Spring 2005 (13.1)
Lindley British Engineer
Few Azerbaijanis today
know who engineered Baku's most reliable source of water a century
ago. The Shollar pipeline, which originates at a water source
in the Caucasus Mountains near Guba approximately 110 miles (177
km) north of Baku, is still lauded as far superior to all other
water systems in Central Baku for its quality and reliability
The documentation of such achievements is published in an 811-page
book by Polish historian Ryszard Zelichowski called "Lindleyowie"
(The Lindleys. The Story of a Family of Engineers). British
civil engineer William Heerlein Lindley (1853-1917) coordinated
the project for Baku's water supply system, working from 1899
up until his death in 1917.
Dr. Zelichowski was in search of trying to understand the relationship
between hygiene and city engineering in 19th-century Warsaw when
he discovered that its major water supply and sewage systems
had been designed by British engineer William Lindley (1808-1900).
Together father William Lindley and his three sons were involved
in designing or consulting on the water supply and sewage systems
for 48 European cities.
Through extensive research, Zelichowski traced Lindley's eldest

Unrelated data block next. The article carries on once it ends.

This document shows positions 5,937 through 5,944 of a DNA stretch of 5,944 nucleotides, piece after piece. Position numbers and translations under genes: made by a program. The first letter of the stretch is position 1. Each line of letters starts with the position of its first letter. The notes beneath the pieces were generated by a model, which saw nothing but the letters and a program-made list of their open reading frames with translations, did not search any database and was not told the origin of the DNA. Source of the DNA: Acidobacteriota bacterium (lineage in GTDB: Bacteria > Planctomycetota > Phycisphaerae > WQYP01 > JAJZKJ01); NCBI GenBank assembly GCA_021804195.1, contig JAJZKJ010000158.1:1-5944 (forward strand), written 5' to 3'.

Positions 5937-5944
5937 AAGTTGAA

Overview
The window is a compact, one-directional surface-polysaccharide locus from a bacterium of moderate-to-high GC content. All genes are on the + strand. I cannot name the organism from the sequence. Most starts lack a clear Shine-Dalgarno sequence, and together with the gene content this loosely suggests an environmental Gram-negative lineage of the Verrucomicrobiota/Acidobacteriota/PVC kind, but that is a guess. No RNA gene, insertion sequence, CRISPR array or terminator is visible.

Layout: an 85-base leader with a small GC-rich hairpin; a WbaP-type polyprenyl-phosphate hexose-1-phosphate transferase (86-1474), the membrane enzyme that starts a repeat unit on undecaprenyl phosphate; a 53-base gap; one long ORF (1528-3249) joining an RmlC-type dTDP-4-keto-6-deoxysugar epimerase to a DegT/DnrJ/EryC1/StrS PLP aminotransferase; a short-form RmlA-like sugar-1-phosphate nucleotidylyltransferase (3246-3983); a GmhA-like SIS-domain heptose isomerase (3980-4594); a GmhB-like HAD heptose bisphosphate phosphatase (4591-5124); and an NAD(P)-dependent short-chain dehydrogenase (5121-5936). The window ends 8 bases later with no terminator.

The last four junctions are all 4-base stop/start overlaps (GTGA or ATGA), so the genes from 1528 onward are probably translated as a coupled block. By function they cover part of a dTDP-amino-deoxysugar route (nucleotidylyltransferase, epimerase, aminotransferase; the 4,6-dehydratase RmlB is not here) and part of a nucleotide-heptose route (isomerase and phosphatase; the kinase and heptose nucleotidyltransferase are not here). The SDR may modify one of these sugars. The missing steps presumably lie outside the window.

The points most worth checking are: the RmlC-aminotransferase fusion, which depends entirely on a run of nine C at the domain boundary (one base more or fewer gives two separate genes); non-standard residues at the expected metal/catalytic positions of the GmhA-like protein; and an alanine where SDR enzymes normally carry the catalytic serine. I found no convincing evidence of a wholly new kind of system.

son to the waterworks in Baku who is quoted as saying that Baku's
water supply was "one of the most challenging projects he
had ever undertaken in his entire life." At the end of the
19th century, the water shortage problem had become so severe
in Baku because of the Oil Boom. City planners had exhausted
all known solutions, from channeling water from nearby rivers
to building desalination plants.
Zelichowski's study is part of a growing body of literature referred
to as "Euro - Biography". His research identifies two
major trends in Victorian engineering: (1) the incredible progress
made by Western civilization, thanks to the ingenuity of these
engineers in designing filtration systems for drinking water
and in creating indoor plumbing, and (2) the profound legacy
of these engineers as the first "true" Europeans who
became deeply engaged in multi - culturalism for the benefit
of the entire region. In today's lingo, we might have called
them "Engineers Without Borders".
Ryszard Zelichowski. "Lindleyowie" (in Polish, "The
Lindleys: The Story of a Family of Engineers"), Warsaw 2002,
811 pages. The author is hoping to publish this volume in English.
Consult "The Oxford Dictionary of National Biography"
(Oxford 2004), a 60 - volume edition, for two articles in English
about the Lindleys - father and son (Volume 33). The Dictionary,
compiled by an impressive team of scholars, is considered one
of the world's major biographical reference works and is expected
to serve readers and researchers for the next 30-40 years until
the next edition is published.
For more about the Lindleys and Azerbaijan, see "Water -
Not a Drop to Drink. How Baku Got Its Water, The British Link:
William H. Lindley" by Ryszard Zelichowski in AI 10.2 (Summer
2002). Search at AZER.com.
Dr. Zelichowski is Professor of History with the Institute of
Political Studies of the Polish Academy of Sciences in Warsaw,
Poland. E-mail: firstname.lastname@example.org.
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